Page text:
3 generated. This steam is employed to operate an 80 hp., single-stage steam turbine, 42.

The saturated exhaust steam at a temperature of 101.7- F. and 1 p.s.i.a. is condtmsed by indirect heat ex: change in condenser 43 and eventually transferred to water storage facility 44B for re-use inthe steam cycle. The Water in storage facility 44A, which remains 'substantially at a constant temperature of 65 F., is employed as the heat-transfer medium for condensing the exhaust steam. In this cooling service water is puinped through condenser 43 and discharged into storage facility 44B at a temperature of about 100 F. In being re.- employed in the steam cycle, the water from storage facility 44B is transferred to Swtage facility 44A, the transfer process the water is cooled by direct heat exchange with the subterranean geological formation. To eifect this cooling, flow is regulated by means of a valve 440 positioned in the transfer line. The water is P p through mpre sor-he t c an e 5. whic is a tubular, single-pass heater having 300 square feet of surface area with a U coefficient of 500 in the co npressor cycle and heats thewater to the desired inlet temperature while being maintained at a selected pres.- sure. In this heater the gas passes outside the tube bundle.

Steam turbine 42 is connected by direct drive to single stage gas compressor 46.

The working medium in the gas cycle is methane which is pumped from leached-out salt cavern 47 which is used as thelow-pressure reservoir. This cavern has the capacity to hold 640,000 cubic feet, at 50 p.s.i.a., of methane. The methane is pumped through compressor 46 and cooled in heat exchanger 45 to produce, as a latent source of energy, methane at a pressure of 500 .p. s.i.a. and a temperature of 65 F. Employing this mechanical arrangement, 9500 pounds/day .of methane can .be in.- troduced into a second leached-out salt cavern ,48, which is used as the high-pressure reservoir, Thi cavern has the capacity to store 64,000 cubic feet, at 5 001p.s.i.a. of methane. This provides a -day reserve for the continuous operation of a 30-horsepower, isothermallyr operated, piston-driven gas motor 49. In this instance, a gas motor designed to give high heat transfer iron) surrounding media (air or hot water) forsubstantially isothermal operation is used.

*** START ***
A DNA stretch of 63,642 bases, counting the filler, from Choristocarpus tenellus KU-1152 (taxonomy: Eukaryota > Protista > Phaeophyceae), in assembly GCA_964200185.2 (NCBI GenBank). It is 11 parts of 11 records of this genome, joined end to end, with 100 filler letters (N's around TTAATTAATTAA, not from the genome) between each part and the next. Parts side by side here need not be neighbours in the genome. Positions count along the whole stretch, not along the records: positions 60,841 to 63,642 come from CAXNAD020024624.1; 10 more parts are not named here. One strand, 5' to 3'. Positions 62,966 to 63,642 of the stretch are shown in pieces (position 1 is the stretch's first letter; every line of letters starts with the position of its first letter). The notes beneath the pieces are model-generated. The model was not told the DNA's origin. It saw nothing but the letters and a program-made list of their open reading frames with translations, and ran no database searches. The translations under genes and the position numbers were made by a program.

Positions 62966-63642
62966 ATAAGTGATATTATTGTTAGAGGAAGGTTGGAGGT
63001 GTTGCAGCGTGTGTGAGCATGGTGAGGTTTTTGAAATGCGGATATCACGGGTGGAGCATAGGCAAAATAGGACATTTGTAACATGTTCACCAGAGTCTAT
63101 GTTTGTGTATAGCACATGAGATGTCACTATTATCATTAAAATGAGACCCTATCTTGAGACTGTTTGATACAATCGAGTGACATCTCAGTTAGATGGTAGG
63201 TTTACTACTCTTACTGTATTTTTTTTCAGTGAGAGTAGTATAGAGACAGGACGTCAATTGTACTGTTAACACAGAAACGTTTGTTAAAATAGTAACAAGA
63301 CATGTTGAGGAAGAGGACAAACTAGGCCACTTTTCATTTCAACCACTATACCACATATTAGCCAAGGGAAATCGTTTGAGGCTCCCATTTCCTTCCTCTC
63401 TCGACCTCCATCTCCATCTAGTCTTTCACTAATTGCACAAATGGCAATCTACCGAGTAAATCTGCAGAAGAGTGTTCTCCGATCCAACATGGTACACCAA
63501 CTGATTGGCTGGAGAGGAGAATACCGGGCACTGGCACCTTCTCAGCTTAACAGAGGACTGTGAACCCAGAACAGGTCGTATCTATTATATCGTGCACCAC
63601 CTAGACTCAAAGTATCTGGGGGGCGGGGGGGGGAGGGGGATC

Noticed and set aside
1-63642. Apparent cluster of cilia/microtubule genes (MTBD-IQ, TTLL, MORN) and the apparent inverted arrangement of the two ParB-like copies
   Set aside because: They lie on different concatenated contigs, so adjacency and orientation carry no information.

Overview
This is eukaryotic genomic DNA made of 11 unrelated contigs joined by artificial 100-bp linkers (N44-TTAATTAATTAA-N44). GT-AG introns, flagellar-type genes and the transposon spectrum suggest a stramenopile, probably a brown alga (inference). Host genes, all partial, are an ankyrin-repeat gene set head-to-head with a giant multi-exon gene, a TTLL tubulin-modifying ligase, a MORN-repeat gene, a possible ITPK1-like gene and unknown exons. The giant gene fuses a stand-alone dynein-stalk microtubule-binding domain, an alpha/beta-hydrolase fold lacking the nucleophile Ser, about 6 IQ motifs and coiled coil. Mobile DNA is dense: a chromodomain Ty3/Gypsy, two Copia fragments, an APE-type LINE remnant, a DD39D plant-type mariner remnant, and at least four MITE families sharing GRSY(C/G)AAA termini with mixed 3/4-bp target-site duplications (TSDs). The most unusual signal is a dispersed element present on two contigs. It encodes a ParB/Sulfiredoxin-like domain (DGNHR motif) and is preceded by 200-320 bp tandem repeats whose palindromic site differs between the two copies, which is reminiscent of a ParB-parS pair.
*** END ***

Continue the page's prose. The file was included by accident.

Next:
The heat required to carry out the preferred isothermal operation is derived from the steam condensate which is initially sent to water storage facility @413. In this heat transfer process, the water is cooled and discharged into storage facility 44A for use as above noted.

In operating conventional electrical generator 50, a net output of 435 kilowatt hours/day can be continuously generated. The methane exhausted from gas motor 49'is returned to the low-pressure reservoir 47 f or re-use in the cycle.

*By employing steam to operate the turbine in the steam cycle, and a nondiquefiable gas as the working medium in the compressor cycle, ahigh heat efliciency is ob tained. In order to provide the high heat required for the suitable generation of steam, collectors which optically concentrate the suns rays are employed. Although paraboloidal mirrors can be used if very high temperatures are desired, it is preferred, for the generation of steam at the relatively medium temperatures required in the power generation system of this invention, to use a cylindrical mirror with a nearly parabolic or trouglr cross-section. in fabricating the optical concentrators, a large number of small, flat mirrors are cemented to a suitable parabolic form fabricated from reinforced concrete, aluminum, redwood or other suitable materials of construction. The tubular collectors are located in the focal planeof the concentrator.